On February 4, 1969, an “Exhibit of the Month” featured the first edition of Darwin’s On The Origin of Species together with a manuscript page of the book and a photograph of a bearded Darwin. (Anonymous 1969, February 4).
On November 7, 2005, a major exhibit on Darwin opened to great acclaim, a celebration of Darwin’s life and his ideas which are the cornerstone of modern biology. The exhibit contained 400 artifacts, specimens, and documents and was designed to travel to various venues around the world in celebration of Darwin’s bicentennial, and up to this time, it has been in Italy, Spain, Portugal, and Atlanta, Georgia. Niles Eldredge was the curator of the exhibit (Collins 2005). On March 23, 2011, the National Center for Science Education announced that Niles Eldredge was the recipient of the “Friend of Darwin” award for 2011.
Finally, in honor of the contributions made by Charles Darwin, the National Academy of Sciences commissioned a bronze replica of the Darwin bust based on the original Couper work to display in their Great Hall in Washington, D.C. The process used to create the reproduction for the academy combined traditional techniques with innovative digital technology. A virtual model was created by scanning the original sculpture in the NYAS. Using a computer-controlled milling process, a form was created from which the bronze was cast. This process reduces potential damage to the original and gives artisans more flexibility in refining the details of the final work (http://www.nyas.org/Publications/Detail.aspx?cid=2bf71020-f95a-470c-a92b-90fde775cc0a).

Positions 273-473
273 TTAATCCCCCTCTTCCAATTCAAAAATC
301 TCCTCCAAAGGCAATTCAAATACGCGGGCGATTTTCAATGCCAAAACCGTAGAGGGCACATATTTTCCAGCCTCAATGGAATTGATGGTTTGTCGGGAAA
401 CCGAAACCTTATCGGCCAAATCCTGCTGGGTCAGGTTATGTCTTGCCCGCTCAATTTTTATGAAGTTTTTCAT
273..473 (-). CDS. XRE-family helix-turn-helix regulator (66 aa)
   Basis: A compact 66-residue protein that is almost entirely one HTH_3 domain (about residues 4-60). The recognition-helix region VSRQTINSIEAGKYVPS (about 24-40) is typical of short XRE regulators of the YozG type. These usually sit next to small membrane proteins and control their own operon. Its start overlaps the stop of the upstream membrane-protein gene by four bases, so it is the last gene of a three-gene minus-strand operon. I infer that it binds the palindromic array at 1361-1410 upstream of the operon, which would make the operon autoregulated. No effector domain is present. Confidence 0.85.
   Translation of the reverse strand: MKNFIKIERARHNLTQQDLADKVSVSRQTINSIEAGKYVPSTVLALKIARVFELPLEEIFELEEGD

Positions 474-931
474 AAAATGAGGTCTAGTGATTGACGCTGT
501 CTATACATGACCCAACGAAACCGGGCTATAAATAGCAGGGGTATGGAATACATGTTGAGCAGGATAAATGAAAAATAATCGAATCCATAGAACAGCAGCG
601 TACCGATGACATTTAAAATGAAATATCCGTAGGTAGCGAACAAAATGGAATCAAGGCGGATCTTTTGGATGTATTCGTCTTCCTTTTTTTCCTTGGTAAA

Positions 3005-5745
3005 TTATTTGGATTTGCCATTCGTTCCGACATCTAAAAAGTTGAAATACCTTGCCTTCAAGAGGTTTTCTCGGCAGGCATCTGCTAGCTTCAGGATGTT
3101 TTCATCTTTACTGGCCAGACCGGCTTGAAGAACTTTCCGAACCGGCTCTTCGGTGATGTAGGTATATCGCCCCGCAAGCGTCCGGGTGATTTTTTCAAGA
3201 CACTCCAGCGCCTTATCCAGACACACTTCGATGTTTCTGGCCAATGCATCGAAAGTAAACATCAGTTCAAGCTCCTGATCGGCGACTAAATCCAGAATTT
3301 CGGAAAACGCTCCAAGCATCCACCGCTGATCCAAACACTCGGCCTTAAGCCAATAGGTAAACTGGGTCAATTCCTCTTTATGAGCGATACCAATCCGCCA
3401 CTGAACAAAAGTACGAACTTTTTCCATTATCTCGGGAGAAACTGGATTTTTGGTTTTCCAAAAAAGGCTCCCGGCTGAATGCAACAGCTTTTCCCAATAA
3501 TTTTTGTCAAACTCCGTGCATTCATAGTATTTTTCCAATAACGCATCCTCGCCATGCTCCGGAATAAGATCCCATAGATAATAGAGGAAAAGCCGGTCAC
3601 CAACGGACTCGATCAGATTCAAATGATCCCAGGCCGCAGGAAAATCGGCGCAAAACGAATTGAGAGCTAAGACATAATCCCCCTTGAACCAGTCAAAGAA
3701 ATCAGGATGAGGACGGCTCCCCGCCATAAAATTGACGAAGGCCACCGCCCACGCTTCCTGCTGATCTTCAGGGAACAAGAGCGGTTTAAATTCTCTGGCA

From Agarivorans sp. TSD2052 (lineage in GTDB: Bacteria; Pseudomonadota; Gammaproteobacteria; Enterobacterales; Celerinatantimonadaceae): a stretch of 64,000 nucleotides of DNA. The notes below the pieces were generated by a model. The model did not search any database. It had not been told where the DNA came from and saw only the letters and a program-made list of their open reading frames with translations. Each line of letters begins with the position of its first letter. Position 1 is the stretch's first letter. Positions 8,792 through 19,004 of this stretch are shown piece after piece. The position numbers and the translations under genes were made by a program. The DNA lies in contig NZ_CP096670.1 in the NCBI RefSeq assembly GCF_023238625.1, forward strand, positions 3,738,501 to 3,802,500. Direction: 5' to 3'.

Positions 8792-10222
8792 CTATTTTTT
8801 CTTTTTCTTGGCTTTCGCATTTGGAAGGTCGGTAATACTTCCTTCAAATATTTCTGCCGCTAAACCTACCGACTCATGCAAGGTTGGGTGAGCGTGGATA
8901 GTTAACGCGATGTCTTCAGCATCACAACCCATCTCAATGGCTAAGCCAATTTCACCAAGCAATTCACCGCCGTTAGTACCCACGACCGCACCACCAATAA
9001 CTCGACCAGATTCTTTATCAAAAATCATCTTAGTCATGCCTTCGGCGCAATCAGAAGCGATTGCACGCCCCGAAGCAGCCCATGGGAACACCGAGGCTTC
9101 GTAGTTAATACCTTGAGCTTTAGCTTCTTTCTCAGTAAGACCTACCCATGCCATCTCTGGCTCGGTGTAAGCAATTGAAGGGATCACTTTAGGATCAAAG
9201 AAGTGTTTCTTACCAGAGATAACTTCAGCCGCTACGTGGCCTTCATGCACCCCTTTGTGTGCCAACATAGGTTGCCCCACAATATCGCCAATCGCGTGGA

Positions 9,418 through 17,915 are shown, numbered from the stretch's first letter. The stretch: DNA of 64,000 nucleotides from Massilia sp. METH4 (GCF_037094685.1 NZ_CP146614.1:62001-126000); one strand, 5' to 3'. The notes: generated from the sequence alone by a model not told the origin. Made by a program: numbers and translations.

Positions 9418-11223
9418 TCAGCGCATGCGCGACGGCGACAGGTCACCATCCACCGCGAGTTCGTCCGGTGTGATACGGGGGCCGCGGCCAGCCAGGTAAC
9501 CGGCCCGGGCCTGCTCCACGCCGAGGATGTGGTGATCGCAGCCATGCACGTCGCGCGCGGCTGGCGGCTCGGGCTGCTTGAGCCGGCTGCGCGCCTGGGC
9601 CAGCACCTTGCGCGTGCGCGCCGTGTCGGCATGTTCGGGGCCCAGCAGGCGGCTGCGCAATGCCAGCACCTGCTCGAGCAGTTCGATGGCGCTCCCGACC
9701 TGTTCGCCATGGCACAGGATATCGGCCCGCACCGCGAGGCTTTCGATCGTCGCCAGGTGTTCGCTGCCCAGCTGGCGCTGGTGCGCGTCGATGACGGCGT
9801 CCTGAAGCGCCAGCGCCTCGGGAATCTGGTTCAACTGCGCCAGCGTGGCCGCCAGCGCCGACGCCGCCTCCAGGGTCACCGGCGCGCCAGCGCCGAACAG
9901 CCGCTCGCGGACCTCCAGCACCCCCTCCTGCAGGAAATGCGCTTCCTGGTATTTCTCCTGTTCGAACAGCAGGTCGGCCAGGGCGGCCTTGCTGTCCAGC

A number of individuals and institutions were helpful in creating this document including the librarians at Yale Libraries, Sterling Library of Manuscripts and Archives; Stephen Sinon, head archivist at the New York Botanical Garden; Matthew Clark, New York Academy of Sciences; and the librarians of the American Museum of Natural History, but especially Mai Qaraman, research services librarian, with special thanks, whose positive approach, intellectual curiosity, and expertise ferreted out the appropriate archival records and images which were indispensible for the completion of this project.
During my weekly routine of looking at the new literature received by the museum’s library, I would occasionally glance at Wimmer’s bust of Darwin positioned atop the old card catalog. With the coming of the bicentennial, I began to wonder about who created the bust (which I found was signed) and why it was created long before the current Darwin celebration. Quickly, the pursuit led me to works of John Woram whose works listed above were the inspiration for this article.
One of the frustrating aspects of this project, like similar ones, is the fact that it may not be complete. Communication is a two-way street but only one way may be available in the records. Fortunately, some letter writers summarize, in one way or another, the reason for the response, but not always, but if one is lucky another institution may have the missing material. Unfortunately the archives of the New York Academy of Sciences that refer to the subject of this paper are no longer available.